London four-piece Bleach Lab inhabit a world of beautiful dreampop where the instruments and voice meld together and seem to slow down the passing of time. From earlier this year, ‘Burnt Orange’ featured intricate guitar work, changes of pace and a killer chorus. ‘Sleep’ was even more laid back, had the inviting opening line ‘…it was late and my head hurt….’ and a tour de force lead vocal.
Now new single release ‘Never Be’ is a thoughtful meditation on break-up and the uncertainty of moving on. Like the hinterland between sleeping and becoming aware, the track unusually fades into being, establishing a leisurely pace and production lustre that sustains throughout.
Again, vocalist Jenna Kyle makes every word count as the guitar gently soars and bends notes, creating an impression of being becalmed on a lake as the current nearly stops. In the end it does, not quite resolved musically and emotionally – which is part of the magic of this track.
Combining a pure folk voice with the lustre of electronic layers and a pulsing rhythm underlay, composer and singer/instrumentalist Jackie Beverly released ‘Sweet Goodbye’ earlier this year. This continued to build her reputation on the Irish music scene after the soulful tones of 2019’s ‘Someone Else’ (showcased to perfection on a live YouTube version).
Starting with acoustic guitar and vocal, new single ‘Sea Glass’ is a creative weaving together of timeless imagery ‘……. separate the sea glass from the sand….but the waves are strong….’, elegiac reflection (including a poignant sample of Marilyn Monroe ‘….I could easily be alone it doesn’t bother me to be alone….’) and attractive instrumentation. This includes the richness of a cello, echoing acoustic piano and some unhurried and sensitive percussion.
The video carries on the sense of melancholy but tempered with macabre fun as Jackie’s band and friends appear as ghost-sheeted figures in the background. They gradually multiply and take over until they are chasing Jackie down the road in Dublin’s Portobello as the repeated line ‘…..no-one ever told me that the days and nights would feel the same….’ brings this attractive but thoughtful track to an end.
There are two versions of this song from CARRON. The original track released last month is a mellow and soothing electropop track full of rippling arpeggios weaved through ethereal vocals from multi-instrumentalist sisters Méabh & Mella Carron. The keyboards have a significant but not dominant presence, especially when dancing around the bass pedalled notes during the chorus and the key lines ‘…..if I borrowed a life would I question myself….would it change what I felt…’ . There is even a bit of gentle synth soloing before the multi-layer harmonies bring the song to a close.
Now CARRON have re-interpreted their own song for a ‘Live in Lockdown’ alternative. Beginning with a repeated figure like autumnal birdsong the unadorned folk-based combination of violin and piano carries the backing with the subtlest of electric guitar enhancement. The sisters draw true beauty from the melody when singing solo, in unison or with harmonies.
The stripped-back and slowed down mix emphasises the wintery cadences of the arrangement, performed in a candlelit setting it is a gorgeous combination of voices and music.
This may be the perfect antidote to the maelstrom of uncertainty and contradiction of current everything; London four-piece Tugboat Captain have fashioned a complex and upbeat compendium of rewarding sounds.
Like many of the tracks opener ‘Check Ur Health’ draws on a range of sixties sources with a touch of prog-folk detachment in the lyrical delivery and the unpredictable instrumentation. There are later Beatles influences too, emphasised by the band’s insistence that the disc was recorded secretly at Abbey Road when there was spare time available.
The prescient ‘No Plans (For This Year)’ was finished a while ago, bringing in brass and strings to add emphasis to the vocal lines, driven by a neat piano break. ‘C’mon! Haribo?’ is frenetic fun while ‘Downward Slope’ is a punchy minute and a half. ‘Come Dig Me Out’ lopes along with extra acoustic guitar flourishes before diverting into many different sections and a steadily building entourage of extra instruments and voices (the LP credits 35+ players, singers and helpers…).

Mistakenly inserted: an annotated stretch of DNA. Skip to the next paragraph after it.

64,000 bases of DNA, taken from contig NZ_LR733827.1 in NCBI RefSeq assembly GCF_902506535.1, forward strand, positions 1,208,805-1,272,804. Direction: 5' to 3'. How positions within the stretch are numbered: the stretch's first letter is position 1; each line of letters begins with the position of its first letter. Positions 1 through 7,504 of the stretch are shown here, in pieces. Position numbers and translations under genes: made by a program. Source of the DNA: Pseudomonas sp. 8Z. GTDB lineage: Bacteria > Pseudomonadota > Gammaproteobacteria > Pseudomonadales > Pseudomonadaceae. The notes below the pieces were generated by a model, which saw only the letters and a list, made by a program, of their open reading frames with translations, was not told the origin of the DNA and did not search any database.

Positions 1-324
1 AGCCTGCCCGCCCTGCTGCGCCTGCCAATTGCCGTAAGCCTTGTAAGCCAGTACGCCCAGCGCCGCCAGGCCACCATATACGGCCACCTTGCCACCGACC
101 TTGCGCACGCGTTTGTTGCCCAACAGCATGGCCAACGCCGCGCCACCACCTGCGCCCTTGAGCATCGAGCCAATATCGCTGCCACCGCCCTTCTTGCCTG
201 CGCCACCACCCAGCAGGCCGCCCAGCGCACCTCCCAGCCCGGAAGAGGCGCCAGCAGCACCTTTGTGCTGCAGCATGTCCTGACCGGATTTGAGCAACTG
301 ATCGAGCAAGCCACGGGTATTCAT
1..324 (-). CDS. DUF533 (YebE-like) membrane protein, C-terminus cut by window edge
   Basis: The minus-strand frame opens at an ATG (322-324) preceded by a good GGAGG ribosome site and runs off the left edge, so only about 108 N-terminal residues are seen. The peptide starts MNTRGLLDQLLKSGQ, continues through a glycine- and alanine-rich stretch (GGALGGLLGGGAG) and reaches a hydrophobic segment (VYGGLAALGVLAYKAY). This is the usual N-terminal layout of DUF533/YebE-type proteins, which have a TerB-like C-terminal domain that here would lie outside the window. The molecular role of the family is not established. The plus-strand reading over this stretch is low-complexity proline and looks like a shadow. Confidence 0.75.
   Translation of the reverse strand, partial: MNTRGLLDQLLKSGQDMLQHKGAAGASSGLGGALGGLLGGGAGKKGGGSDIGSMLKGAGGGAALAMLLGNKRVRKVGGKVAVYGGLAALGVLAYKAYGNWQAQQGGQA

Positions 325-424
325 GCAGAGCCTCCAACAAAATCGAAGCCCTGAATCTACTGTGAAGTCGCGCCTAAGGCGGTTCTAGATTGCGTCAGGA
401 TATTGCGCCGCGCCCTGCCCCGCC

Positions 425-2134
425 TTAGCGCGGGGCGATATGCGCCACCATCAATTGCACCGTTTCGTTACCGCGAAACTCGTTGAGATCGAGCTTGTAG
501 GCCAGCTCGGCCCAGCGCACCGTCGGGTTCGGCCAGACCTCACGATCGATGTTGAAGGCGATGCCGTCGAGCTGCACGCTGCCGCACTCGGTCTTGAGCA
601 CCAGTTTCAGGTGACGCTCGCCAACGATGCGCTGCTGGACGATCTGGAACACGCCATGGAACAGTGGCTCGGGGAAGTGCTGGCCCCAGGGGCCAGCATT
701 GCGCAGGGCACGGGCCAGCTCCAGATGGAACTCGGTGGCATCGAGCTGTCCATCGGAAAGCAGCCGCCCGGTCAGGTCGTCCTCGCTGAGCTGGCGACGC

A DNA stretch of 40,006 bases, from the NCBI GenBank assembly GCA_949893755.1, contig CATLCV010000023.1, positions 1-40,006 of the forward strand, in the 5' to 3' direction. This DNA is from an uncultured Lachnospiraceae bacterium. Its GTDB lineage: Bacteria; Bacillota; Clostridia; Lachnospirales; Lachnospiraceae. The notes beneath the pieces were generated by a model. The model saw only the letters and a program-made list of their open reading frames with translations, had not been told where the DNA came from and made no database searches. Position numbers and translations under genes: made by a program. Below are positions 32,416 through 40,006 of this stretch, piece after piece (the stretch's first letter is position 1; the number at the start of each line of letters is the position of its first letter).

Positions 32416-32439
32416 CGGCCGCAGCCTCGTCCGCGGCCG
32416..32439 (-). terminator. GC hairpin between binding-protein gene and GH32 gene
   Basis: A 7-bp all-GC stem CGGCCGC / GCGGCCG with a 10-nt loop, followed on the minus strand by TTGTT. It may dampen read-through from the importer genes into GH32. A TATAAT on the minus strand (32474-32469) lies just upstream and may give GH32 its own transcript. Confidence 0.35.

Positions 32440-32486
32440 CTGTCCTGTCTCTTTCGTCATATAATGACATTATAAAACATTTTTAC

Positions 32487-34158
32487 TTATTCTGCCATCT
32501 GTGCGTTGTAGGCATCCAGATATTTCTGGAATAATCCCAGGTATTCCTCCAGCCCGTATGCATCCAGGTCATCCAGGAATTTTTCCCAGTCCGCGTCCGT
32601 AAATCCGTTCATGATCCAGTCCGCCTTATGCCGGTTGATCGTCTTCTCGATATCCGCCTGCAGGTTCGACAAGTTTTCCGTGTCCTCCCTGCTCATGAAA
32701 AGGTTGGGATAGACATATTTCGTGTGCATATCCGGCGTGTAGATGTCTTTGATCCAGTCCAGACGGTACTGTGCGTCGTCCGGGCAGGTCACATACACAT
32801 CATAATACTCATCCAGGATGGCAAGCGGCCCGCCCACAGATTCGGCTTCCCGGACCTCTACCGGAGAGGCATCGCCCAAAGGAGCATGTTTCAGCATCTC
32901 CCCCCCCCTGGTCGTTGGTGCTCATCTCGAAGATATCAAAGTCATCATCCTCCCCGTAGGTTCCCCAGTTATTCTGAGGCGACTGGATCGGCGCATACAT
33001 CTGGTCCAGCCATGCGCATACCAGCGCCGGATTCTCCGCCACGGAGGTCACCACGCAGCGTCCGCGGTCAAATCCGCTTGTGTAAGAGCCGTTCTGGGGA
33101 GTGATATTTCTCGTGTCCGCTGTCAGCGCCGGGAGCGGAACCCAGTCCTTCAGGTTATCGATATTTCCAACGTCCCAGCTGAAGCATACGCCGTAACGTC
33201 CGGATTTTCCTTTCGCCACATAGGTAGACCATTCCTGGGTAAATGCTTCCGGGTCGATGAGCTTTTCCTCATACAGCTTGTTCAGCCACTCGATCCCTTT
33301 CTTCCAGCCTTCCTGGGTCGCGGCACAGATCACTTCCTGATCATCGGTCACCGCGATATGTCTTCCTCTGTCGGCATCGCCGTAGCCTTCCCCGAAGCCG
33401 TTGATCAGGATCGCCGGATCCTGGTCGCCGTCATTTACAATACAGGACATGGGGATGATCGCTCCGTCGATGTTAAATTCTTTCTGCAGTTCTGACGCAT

And there is much much more to hear as the later tracks open up the studio opportunities with brass, strings, woodwind and ever-changing musical dynamics.
It is an album of depth and colour, every track immaculately constructed but still retaining an underlying anarchy and looseness that create welcome undulations in the polished veneer.
This debut long-player is summed up by Tugboat Captain themselves, ‘….the band have now pushed on, beyond being solely a DIY indie-pop band, leaving lo-fi behind in search of transcendence through pure pop…..’
‘Versailles’ is the latest in a string of quality singles from London trio Gold Baby, each one a self-contained epic of careful musical crafting and inventive lyrics. Highlights have included ‘500/1’, a wistful time-spanning reflection where the delicate backing builds into a dense unforgiving repeated conclusion ‘…..bad dream, bad dream, this is just a bad dream…’. ‘Philadelphia’ has a restrained road movie pace, full of atmospheric words and including a catchy chorus featuring a name check for Jesús Vidaña (found adrift in 2006 having survived lost at sea for nine months).
‘Dogbone’ is an angry but honest dismissal at the end of a relationship acknowledging that ‘…..not the draw or the cut or the bruise in my gut….you’re no-one….’ over a constantly varying and dysfunctional guitar riff. As on all of these songs singer/songwriter Siân Alex twists the words and emotions inside out, pulling the listener into a vortex of imagery and juxtaposition, used to great effect in most recent track ‘Japanese Racehorse’. Here the music and words embrace each other in subtle low key verses and a stately anthemic chorus. If read as a poem it works very well, the music raises it to another level.
Now new track ‘Versailles’ is a pensive and mellow piece, with a part-acoustic backing competing to be quieter than the voice. The lyric of disconnection and regret is painfully drawn ‘……there’s barbed wire between us whenever we speak….we used to talk the stars out of the sky….and now I’m nervous about a few hours passing by….’ to contrast yet complement the sheer beauty of the music where the dreamy guitars drift in and out, surprisingly bursting into an almost solo near the end. I enjoy the lyrical games of ‘…..what are we but strangers now forcing conversation? what are we but strangers now forcing conservation of our little Versailles?….’ and overall the song lures, beguiles and completely wins you over.